NAC: One reason we wrote this proposal is because we knew one another, but also because, as two Black women coming into this context, we were really candid with [the Allerton Park residency search committee] about the fact that we needed [each other] to have each other’s back. [As two Black women in a predominantly white environment], we don’t take personal safety and policing for granted — it’s just the nature of being Black in America. If it wasn’t each other, it was going to be somebody else.
LB: I remember having a hard time wrapping my brain around what I would do for three weeks [working alone] on a piece about water. I think one of us said, “Did you hear about this [residency]?” And then somebody said, “You wanna work together?”
NAC: We were both working on separate proposals.
LB: Yeah, [and] we had to merge our ideas.
NAC: [We’ve] been kind of fusing ideas.
JH: Observing you two, it seems like a really good fit. There’s a long history of nature being connected to beauty, the sublime, and peace as much as there’s a long history of white supremacy connecting BIPOC people to the ugly, violent, and urban. How does this project function as a reclamation and reimagining of those ideas?
NAC: We’ve been talking about that particular issue, the extent to which nature and the natural world is always de-populated. I’m in a fellowship on the East Coast and it’s always interesting to me that because we inhabit predominantly white spaces. The conversation’s always about stewardship, about care for nature, about planting a thousand tulip bulbs or whatever. It’s rare to have a conversation about the fact that you’re not the first stewards. You’re not the first people to appreciate the land you’re sitting on. You’re not the first people to have built and survived and sustained this land, but there is a profound blind spot in terms of white appreciation of nature, but not of the human beings that existed on the land before they got there.
We don’t talk about the violence that was done against Native people, Native communities, the Native built environment in order for you to get your nature! In order for you to have this beautiful space of reflection and introspection, people had to be violently removed. We are sitting in a place where the Trail of Death passed through this very community. Native people were moved from Indiana, through Illinois, through Missouri, and into Kansas. So we’re very selective about the kind of violence we want to discuss.
We have a situation where it’s easy for us to pinpoint Black and Brown urban violence, but we’re not willing to talk about the historic violence that has existed in urban spaces and exurban and rural spaces, continually against people of color.
LB: Right. That’s one of the obstacles, one of the hindrances to being in nature — not only the most horrific lynching. You can’t write a poem about a tree without thinking about that history. But then there is also the free labor under duress of the actual land itself, the violence inflicted to reap all of this that is still being sown.
JH: I’ve been thinking a lot about the history of violence that is erased or obfuscated with land acknowledgements, and how they are important ways to acknowledge a portion of the history without acknowledging the violence of the acquisition, and the dispossession and the displaced. I’ve been thinking about that and the erasure of people from this area, specifically in relation to the conversations about the Chief, and this land having been occupied before white settler colonialism. So we’re always talking around Native people when talking about the Chief. This is a very long way of saying, now this land, Allerton Park, is literally named after a white man. The land is now, “Allerton,” right? Figuratively, it’s become the white man… does that make sense?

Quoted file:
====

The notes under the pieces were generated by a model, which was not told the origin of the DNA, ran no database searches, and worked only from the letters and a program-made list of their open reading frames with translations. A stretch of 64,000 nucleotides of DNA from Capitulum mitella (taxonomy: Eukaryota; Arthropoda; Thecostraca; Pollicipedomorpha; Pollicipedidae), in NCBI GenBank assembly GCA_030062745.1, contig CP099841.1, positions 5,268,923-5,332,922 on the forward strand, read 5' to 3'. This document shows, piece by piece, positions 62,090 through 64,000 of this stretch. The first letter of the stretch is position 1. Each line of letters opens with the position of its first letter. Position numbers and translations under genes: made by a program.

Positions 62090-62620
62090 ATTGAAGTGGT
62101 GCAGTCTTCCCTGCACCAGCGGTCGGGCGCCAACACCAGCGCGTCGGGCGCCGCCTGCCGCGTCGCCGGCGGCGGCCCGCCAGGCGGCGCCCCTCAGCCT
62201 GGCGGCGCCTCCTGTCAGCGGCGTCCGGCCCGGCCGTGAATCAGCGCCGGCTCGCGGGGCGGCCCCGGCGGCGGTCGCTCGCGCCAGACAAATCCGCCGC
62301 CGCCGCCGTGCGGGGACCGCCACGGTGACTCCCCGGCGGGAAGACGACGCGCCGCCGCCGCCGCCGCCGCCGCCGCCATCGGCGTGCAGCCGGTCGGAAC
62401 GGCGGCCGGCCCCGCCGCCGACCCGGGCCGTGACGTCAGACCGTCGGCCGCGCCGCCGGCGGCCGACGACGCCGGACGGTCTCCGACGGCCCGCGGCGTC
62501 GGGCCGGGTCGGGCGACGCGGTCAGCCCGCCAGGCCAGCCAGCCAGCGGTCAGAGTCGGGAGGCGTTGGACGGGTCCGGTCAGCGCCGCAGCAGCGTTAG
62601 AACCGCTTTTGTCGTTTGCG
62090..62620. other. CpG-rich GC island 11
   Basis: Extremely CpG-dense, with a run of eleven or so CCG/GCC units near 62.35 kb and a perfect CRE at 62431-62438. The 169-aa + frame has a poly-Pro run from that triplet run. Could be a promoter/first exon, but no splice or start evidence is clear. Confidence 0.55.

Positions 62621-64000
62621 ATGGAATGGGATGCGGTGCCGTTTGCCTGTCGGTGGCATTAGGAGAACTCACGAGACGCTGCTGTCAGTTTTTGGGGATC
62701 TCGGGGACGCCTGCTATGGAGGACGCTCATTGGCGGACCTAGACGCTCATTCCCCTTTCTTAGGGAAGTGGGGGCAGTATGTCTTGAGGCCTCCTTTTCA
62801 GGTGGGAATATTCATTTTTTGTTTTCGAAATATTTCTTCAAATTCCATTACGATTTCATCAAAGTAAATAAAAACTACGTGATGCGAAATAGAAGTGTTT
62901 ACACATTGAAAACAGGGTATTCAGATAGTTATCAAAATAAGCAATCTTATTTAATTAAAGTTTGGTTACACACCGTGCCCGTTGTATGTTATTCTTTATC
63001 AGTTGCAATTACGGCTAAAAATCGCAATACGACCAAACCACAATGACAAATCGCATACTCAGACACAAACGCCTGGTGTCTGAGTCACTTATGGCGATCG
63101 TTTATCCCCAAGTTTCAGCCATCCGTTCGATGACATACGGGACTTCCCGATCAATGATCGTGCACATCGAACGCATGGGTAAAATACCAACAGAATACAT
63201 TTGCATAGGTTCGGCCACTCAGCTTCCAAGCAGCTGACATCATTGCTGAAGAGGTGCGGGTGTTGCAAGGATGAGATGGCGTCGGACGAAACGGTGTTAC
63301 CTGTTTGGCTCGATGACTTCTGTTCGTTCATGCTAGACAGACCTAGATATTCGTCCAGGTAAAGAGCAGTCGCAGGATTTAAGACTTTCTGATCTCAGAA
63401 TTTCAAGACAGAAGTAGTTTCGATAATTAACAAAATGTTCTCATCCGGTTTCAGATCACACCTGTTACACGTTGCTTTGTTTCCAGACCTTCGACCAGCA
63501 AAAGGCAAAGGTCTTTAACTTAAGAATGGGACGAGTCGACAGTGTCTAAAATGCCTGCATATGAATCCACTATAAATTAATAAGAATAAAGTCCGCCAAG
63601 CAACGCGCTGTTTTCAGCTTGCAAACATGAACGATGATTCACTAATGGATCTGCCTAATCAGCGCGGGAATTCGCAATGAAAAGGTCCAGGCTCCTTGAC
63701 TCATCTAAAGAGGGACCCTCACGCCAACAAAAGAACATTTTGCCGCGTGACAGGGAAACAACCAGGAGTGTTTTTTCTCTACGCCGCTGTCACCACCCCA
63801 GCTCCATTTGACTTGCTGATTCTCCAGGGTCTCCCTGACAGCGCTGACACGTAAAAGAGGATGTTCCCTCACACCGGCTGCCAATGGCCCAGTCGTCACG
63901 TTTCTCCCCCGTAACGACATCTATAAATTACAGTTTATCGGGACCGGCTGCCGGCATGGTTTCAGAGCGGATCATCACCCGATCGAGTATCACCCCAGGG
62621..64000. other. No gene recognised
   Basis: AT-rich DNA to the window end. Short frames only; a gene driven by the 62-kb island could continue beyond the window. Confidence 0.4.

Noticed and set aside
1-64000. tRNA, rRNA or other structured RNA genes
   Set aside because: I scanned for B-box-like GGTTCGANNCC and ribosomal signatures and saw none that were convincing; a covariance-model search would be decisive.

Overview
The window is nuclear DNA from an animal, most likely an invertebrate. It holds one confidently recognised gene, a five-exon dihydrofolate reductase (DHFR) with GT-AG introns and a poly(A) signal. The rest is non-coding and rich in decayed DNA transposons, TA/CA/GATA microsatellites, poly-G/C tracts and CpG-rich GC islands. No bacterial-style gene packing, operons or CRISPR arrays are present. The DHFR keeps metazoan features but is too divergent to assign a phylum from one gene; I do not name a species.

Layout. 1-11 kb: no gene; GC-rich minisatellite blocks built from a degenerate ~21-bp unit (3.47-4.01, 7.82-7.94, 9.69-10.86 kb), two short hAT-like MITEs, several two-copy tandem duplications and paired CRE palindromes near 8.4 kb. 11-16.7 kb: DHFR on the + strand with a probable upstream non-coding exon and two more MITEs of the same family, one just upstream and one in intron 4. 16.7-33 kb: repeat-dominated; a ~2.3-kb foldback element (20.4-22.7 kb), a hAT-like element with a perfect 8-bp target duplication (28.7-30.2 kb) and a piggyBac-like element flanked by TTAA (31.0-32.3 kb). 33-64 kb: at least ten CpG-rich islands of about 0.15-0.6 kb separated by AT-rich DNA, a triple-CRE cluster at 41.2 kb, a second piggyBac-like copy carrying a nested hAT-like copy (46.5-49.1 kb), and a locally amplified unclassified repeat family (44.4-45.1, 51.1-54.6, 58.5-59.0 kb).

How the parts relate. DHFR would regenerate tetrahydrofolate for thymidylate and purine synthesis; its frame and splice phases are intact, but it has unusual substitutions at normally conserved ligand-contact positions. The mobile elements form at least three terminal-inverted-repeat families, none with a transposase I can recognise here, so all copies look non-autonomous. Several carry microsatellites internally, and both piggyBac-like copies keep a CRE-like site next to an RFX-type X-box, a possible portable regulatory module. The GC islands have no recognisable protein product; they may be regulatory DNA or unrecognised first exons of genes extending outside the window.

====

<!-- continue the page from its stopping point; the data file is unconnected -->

NAC: Vital observations, absolutely.
JH: [There is an] irony and lack of awareness among some people in using all these Native words and not having any relation to [the history]. There’s a violence in that type of language, right?
LB: There’s a video game called City Skylines; it’s a world building game, and I like to play it. One of the first things I recognized in it was [that] of course all of the little people are white. You build a city, the neighborhoods, and the business districts and all this other stuff. There are asset creators that created different populations of people so that I [could] have Black people [in the game]. I called one of the first cities I started making Ocala — I’m from Ocala, Florida. I was renaming streets. I had my Martin Luther King Boulevard, I had Harriet Tubman Way. You can name the people who live in the houses, so I would change the names from Ashley Davis to, you know, Cookie from around the corner. [laughs] When I built a farm, I named it after my mother, Anita Farms. I don’t think I’ve ever been anywhere where all of the businesses are named after people I know, or who look like me. So what is it to exist in a place where everything looks like you? And what is it to exist in a place where nothing does? I think that is why it’s my guilty pleasure, to be able to try and create these spaces where just the names of things makes me feel like I belong. So I offer that.
The things we name, the names that get used are often white, are often male, and often monied. I think these names are kind of a reflection of what we value. As much as Samuel Allerton cornered the market on hogs, and Isaac, Jr. had a tobacco plantation in Virginia, it feels like that’s what we revere, because that might be what we want for ourselves. There’s something in our culture (more-more-more, bigger-bigger-bigger) that lands us in this place of acceptance of, “Let’s call it Allerton.” What was it called before? I’m really curious about that. I have not found that. We might never know. Names are important. And if we don’t know the meaning behind them…